The Iowa caucus is our first look at new security measures for the 2020 election cycle.
On Monday, Iowans will have a chance to vote for their preferred presidential candidate in the state’s caucus — our first indication of who will ultimately win the Democratic Party nomination. It will also be our first look at how states are upping their presidential election cybersecurity game since 2016, when Russia attempted to hack US voting machines — and which it is likely to attempt again this election cycle, and with four more years of experience.
But don’t worry, Iowa’s Democratic Party is instituting a revolutionary new tool that no computer hacker can possibly defeat: a 2,200-year-old technology called “paper.”
In the wake of the problematic punch-card ballots that might have decided the outcome of the 2000 presidential election, electronic voting machines were seen as a way to improve accuracy and make elections more accessible. But after years of issues with the machines and fears that they could be hacked — culminating in the 2016 presidential election — many states dialed back their march toward a paperless future, returning to paper voting machines and paper backups.
The Iowa caucus doesn’t rely on voting machines at all; rather, caucusgoers meet at various precincts across the state and (in the case of Democratic caucuses, that is — Republicans have a different system), literally, vote with their feet. They stand in different sections of the room depending on who their presidential nominee of choice is. It’s not the most scientific process, but, as the first presidential nominating contest in the country, the result gives the winning candidate momentum heading into presidential primary season. The Iowa caucus has predicted the correct Democratic nominee in 7 out of 10 contested caucuses since it began in 1972. It hasn’t gotten it wrong since 1992.
The Iowa Democratic Party and the Democratic National Committee have instituted a few new measures this cycle that they say will increase security following allegations that Russia hacked into the 2016 election. But some experts believe even these measures are not enough to ward off a determined and skilled hacker.
One of the chief concerns is the app that Iowa’s caucus volunteers will be using to calculate and register their precincts’ votes, which will be installed on their personal smartphones. As we’ve seen, smartphones can get hacked even in the best of circumstances. If one of the richest men in the world can have his cellphone hacked, how secure is a caucus volunteer’s smartphone?
Linn County Auditor Joel Miller told the Des Moines Register that he’s hopeful about the app’s security, pointing out that people routinely use smartphones for important transactions.
“We use smartphone apps for banking every day,” he said. “Hopefully this is as robust and secure as the banking applications.”
That’s not particularly reassuring, as even the most robust banking software is easily defeated if the user has poor cyber hygiene.
Party leaders have been sparing with details about the app’s security measures, refusing even to reveal which company designed it (they say this in and of itself is a security measure). The New York Times reported that the app has been tested by security experts and the Department of Homeland Security. In 2016 — a simpler, more innocent time — both parties used a vote-counting app that was designed by Microsoft. Volunteers who do not wish to use the app or don’t have a smartphone can always call the results in through a hotline.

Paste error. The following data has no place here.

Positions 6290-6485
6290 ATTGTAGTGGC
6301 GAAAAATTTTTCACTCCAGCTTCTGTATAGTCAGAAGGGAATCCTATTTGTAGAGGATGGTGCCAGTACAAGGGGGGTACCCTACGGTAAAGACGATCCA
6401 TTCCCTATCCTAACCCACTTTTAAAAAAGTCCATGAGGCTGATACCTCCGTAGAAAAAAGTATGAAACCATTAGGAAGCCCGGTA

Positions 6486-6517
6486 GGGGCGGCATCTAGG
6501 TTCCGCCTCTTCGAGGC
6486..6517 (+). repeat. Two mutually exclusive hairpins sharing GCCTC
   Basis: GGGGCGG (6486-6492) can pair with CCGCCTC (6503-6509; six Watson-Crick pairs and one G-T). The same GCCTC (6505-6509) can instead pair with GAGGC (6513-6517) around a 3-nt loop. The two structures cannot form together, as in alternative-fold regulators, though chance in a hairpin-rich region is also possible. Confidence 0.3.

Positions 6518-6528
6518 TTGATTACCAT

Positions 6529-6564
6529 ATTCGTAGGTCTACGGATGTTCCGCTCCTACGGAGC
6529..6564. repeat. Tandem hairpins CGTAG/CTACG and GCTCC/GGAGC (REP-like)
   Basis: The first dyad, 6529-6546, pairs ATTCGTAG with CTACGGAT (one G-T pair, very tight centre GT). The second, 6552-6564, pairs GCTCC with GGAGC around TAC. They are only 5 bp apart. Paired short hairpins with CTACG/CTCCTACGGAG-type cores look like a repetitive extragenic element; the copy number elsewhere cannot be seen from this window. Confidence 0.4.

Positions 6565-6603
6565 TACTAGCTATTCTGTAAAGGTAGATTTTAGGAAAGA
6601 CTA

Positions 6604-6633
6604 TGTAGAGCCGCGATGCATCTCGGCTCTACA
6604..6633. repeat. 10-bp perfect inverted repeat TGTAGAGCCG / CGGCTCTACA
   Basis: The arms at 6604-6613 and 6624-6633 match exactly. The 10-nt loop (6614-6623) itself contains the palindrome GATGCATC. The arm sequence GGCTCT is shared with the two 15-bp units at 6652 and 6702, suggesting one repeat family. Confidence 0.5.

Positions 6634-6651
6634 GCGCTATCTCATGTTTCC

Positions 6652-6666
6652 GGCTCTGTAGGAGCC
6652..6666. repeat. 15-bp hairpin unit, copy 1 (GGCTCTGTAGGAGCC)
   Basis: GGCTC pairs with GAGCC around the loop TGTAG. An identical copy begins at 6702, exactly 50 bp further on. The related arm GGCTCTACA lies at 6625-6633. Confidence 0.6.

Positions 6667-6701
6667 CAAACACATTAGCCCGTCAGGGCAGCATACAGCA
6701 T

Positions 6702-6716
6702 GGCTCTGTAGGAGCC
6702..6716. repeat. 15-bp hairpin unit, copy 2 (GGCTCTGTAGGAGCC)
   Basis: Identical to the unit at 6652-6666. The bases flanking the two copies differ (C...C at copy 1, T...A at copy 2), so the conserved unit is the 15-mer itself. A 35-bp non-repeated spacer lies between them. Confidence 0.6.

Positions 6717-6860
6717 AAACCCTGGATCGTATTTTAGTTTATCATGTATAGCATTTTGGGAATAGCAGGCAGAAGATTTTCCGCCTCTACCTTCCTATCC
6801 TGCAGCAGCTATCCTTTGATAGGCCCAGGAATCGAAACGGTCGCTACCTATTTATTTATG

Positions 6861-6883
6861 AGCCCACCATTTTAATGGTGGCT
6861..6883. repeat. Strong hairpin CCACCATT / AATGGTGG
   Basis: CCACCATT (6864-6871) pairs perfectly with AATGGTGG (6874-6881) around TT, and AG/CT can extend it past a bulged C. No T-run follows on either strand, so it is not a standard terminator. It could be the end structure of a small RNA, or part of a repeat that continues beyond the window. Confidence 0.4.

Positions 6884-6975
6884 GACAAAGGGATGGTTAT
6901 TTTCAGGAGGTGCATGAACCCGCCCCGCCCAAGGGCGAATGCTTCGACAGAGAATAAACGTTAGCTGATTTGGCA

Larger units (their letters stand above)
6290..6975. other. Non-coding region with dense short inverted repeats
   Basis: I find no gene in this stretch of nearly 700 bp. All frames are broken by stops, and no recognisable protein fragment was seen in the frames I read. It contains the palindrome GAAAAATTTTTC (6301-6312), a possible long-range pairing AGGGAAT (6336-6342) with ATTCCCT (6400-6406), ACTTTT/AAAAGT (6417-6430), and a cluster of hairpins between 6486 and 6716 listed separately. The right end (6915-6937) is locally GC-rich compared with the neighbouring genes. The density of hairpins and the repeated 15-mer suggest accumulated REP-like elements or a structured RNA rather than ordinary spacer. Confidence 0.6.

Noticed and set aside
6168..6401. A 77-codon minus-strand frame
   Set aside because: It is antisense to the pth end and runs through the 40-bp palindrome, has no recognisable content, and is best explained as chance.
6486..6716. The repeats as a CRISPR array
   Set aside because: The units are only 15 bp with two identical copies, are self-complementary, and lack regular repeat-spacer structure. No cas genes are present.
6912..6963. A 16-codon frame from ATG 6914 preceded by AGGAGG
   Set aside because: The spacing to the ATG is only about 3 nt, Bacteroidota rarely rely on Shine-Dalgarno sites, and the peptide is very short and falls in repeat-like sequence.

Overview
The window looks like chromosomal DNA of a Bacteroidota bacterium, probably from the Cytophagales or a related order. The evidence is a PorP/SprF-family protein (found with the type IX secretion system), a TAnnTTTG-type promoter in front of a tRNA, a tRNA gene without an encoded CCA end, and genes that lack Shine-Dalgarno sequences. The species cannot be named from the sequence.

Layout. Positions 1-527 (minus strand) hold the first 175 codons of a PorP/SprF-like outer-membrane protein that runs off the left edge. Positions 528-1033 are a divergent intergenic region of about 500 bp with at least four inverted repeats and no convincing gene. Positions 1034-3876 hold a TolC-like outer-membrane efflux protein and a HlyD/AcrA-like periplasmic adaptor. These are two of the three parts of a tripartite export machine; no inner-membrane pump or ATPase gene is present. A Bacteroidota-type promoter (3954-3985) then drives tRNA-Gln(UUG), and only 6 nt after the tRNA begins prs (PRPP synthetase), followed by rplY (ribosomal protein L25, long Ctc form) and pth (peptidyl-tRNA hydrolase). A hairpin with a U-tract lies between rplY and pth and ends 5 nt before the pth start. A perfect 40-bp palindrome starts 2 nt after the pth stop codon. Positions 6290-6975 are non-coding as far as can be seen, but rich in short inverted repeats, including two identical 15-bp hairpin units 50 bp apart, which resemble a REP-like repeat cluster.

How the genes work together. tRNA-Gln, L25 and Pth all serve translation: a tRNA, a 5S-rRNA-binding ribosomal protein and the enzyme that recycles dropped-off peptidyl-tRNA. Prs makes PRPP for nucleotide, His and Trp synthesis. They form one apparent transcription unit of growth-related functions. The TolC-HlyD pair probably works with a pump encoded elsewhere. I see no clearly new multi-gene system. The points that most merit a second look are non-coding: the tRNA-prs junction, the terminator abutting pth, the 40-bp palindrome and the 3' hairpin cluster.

And, as an added measure of security and for the first time in caucus history, the Iowa Democratic Party is instituting a “paper trail,” giving caucusgoers a card on which they must write their preferred candidate’s name and their signature, to be collected by the caucus precinct. These will be used in the event of a recount. Laws requiring some kind of paper record for votes vary state to state, with only 13 not requiring them at all. Iowa, for the record, is one of 14 states that require paper ballots (this is a caucus, not an election, so the law does not apply in this case).
Russia’s most effective tool in influencing the 2016 elections was not hacking voting machines but a widespread disinformation campaign that largely played out on social media. It will almost certainly continue this strategy in 2020. Social media platforms say they are attuned to the threat and have instituted various measures they believe will prevent the anticipated misinformation onslaught. Their ability to identify and remove hoaxes from their platforms, however, remains spotty.
The Iowa caucus is a quirky process but a symbolically important one, both for who wins it and its ability to resist interference attempts from bad actors. A smartphone app hack wouldn’t be the end of the world — thanks to the new paper trail, it should be easy enough to get the correct tally anyway. The biggest damage would probably be the ominous tone it will set for the rest of election season, casting that much more doubt on the eventual vote.
Author: Sara Morrison